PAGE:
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Jukka Varelius1 ,2 and others3 have advocated that medically assisted dying should be made available on request to competent individuals experiencing ‘existential suffering’. Unlike Cassell and Rich, Varelius believes that existential sufferers do not have to be terminally ill before being helped to die. He does not regard ‘existential suffering’ on its own as sufficient to justify voluntary medically assisted dying, but believes it to be one of a set of jointly sufficient conditions (that includes, presumably, irreversibility of the suffering, agent competency, medical professional willingness, etc). In ‘Medical expertise, existential suffering and ending life’, however, he aims only to show that if physicians have the expertise required to assess when suffering consequent upon illness or injury is unbearable, that they can equally have that expertise when confronted with ‘existential suffering’. In what follows, I will neither be endeavouring to refute his more general claim (since I doubt that refutation is possible), nor his argument in the present paper. Rather, I will offer two reasons for thinking that even if it is sound it is of limited practical significance.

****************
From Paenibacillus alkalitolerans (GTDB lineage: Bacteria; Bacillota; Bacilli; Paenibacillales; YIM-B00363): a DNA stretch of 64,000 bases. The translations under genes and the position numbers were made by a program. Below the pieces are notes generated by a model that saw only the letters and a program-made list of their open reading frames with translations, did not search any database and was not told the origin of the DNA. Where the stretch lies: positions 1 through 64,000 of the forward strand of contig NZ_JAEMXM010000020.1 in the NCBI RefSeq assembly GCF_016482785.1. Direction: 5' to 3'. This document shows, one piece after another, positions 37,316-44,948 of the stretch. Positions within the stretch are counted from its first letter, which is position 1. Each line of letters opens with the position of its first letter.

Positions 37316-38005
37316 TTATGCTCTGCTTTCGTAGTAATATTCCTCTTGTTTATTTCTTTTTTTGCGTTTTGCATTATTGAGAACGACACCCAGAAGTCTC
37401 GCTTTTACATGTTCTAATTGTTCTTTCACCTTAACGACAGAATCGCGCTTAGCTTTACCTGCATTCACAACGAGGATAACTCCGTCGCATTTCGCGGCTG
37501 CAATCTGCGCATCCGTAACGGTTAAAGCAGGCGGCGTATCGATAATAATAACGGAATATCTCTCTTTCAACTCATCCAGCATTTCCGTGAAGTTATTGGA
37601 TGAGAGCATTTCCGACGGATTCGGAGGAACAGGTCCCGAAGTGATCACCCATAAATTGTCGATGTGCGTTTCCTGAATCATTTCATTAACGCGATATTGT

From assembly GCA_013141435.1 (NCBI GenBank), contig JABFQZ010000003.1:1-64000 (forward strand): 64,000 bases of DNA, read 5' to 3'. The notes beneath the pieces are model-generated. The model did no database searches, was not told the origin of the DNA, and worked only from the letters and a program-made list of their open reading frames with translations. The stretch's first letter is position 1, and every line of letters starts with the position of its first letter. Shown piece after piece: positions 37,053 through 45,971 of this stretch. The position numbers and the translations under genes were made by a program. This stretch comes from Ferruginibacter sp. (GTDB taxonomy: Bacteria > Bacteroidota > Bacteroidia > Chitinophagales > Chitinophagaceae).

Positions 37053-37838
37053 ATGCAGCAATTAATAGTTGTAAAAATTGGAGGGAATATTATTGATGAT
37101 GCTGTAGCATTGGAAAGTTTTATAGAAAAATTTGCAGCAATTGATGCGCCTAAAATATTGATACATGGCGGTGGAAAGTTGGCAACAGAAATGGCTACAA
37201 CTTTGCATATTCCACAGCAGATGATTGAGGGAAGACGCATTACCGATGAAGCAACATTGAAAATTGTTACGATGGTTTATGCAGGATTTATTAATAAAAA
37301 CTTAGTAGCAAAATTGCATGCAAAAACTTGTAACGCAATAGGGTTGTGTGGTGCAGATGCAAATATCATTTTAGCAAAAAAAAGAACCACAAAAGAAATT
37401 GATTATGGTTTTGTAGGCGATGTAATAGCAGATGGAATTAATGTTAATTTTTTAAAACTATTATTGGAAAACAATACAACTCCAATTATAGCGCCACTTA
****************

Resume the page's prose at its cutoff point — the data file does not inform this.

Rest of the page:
First, Varelius outlines his position without reference to relevant political considerations. He distances himself from what he terms the ‘conventional view’, namely, that voluntary medically …
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